Washington s Immortals

Author: Patrick K. O'Donnell
Publisher: Grove/Atlantic, Inc.
ISBN: 9780802190710
Release Date: 2016-03-01
Genre: History

In August 1776, little over a month after the Continental Congress had formally declared independence from Britain, the revolution was on the verge of a sudden and disastrous end. General George Washington found his troops outmanned and outmaneuvered at the Battle of Brooklyn, and it looked like there was no escape. But thanks to a series of desperate rear guard attacks by a single heroic regiment, famously known as the “Immortal 400,” Washington was able to evacuate his men and the nascent Continental Army lived to fight another day. Today, only a modest, rusted and scarred metal sign near a dilapidated auto garage marks the mass grave where the bodies of the “Maryland Heroes” lie—256 men “who fell in the Battle of Brooklyn.” In Washington’s Immortals, best-selling military historian Patrick K. O’Donnell brings to life the forgotten story of this remarkable band of brothers. Known as “gentlemen of honour, family, and fortune,” they fought not just in Brooklyn, but in key battles including Trenton, Princeton, Camden, Cowpens, Guilford Courthouse, and Yorktown, where their heroism changed the course of the war. Drawing on extensive original sources, from letters to diaries to pension applications, O’Donnell pieces together the stories of these brave men—their friendships, loves, defeats, and triumphs. He explores their arms and tactics, their struggles with hostile loyalists and shortages of clothing and food, their development into an elite unit, and their dogged opponents, including British General Lord Cornwallis. And through the prism of this one group, O’Donnell tells the larger story of the Revolutionary War. Washington’s Immortals is gripping and inspiring boots-on-the-ground history, sure to appeal to a wide readership.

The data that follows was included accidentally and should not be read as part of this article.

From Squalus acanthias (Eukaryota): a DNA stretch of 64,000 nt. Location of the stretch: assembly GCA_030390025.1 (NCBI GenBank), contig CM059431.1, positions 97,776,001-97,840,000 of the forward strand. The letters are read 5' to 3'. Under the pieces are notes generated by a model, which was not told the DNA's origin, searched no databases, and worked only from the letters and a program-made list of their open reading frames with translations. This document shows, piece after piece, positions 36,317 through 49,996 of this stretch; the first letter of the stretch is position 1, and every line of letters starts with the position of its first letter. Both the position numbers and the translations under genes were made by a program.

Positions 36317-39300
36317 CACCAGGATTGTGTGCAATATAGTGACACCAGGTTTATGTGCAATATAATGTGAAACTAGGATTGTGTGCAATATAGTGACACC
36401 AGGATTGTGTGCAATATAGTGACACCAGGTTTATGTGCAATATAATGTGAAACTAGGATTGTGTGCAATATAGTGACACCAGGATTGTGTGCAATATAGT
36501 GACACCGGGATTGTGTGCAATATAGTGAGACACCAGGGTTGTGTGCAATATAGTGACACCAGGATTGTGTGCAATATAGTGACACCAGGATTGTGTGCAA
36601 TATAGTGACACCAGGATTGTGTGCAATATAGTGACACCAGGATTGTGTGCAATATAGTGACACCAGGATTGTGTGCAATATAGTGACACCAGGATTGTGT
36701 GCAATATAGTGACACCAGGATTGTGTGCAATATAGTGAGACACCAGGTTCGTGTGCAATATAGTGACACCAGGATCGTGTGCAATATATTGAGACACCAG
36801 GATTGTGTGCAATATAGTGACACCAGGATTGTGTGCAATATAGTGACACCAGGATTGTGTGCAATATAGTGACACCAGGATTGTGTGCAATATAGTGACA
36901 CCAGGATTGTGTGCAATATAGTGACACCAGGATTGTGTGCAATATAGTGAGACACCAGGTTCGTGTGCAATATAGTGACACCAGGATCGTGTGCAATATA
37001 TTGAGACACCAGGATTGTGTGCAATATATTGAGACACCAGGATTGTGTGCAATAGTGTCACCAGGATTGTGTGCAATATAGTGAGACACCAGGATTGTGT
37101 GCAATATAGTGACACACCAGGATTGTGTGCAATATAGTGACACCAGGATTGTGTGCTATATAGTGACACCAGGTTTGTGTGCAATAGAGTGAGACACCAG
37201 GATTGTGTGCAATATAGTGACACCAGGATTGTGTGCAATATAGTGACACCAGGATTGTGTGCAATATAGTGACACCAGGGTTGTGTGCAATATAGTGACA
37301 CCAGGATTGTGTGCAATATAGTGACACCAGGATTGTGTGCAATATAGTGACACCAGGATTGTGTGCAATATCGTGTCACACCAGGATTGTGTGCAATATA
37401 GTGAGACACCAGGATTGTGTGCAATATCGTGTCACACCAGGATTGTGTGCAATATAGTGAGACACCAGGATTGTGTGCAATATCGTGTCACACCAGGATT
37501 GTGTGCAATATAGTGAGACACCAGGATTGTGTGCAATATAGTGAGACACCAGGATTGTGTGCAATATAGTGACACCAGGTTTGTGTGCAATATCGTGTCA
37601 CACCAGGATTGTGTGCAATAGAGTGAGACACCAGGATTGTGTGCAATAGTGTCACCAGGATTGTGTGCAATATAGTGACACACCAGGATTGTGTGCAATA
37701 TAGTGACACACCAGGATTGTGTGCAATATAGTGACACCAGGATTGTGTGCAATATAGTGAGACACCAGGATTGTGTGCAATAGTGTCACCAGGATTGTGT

Washington s Immortals

Author: Patrick K. O'Donnell
Publisher: Grove Press
ISBN: 0802126367
Release Date: 2017-03-14
Genre: History

In August 1776, little over a month after the Continental Congress had formally declared independence from Great Britain, General George Washington’s young army faced off against over 20,000 British and Hessian soldiers at the Battle of Brooklyn. This was the largest battle of the Revolution, and with the Americans outmanned and outmaneuvered, it was almost the end of the war, as well. But thanks to a series of desperate bayonet charges by a single heroic regiment from Maryland, knownas the "Immortal 400,” Washington was able to retreat and regroup. He evacuated his men to Manhattan, and the Continental Army lived to fight another day. InWashington’s Immortals, bestselling military historian Patrick K. O’Donnell brings to life the forgotten story of these remarkable men. Known as "gentlemen of honour, family, and fortune,” they fought not only in Brooklyn, but also in key battles throughout the war including Trenton, Stony Point, Camden, Cowpens, Guilford Courthouse, and Yorktown, where their valor and resilience changed the course of history. Drawing on extensive unpublished original sources, including letters, diaries, and pension applications, O’Donnell weaves together the stories of these dauntless men--their friendships, loves, defeats, and triumphs. He chronicles their development into an elite unit amid struggles with dogged British opponents and hostile Loyalists. And through the prism of this regiment, which included rich merchants, tradesmen, and free blacks, he tells the larger story of the Revolutionary War.Washington’s Immortals is gripping boots-on-the-ground history that will transport readers to the bloodiest battles and darkest days of the Revolutionary War in the company of men whose extraordinary sacrifices, endurance of unimaginable hardship, and valiant fighting helped make the difference between defeat and victory.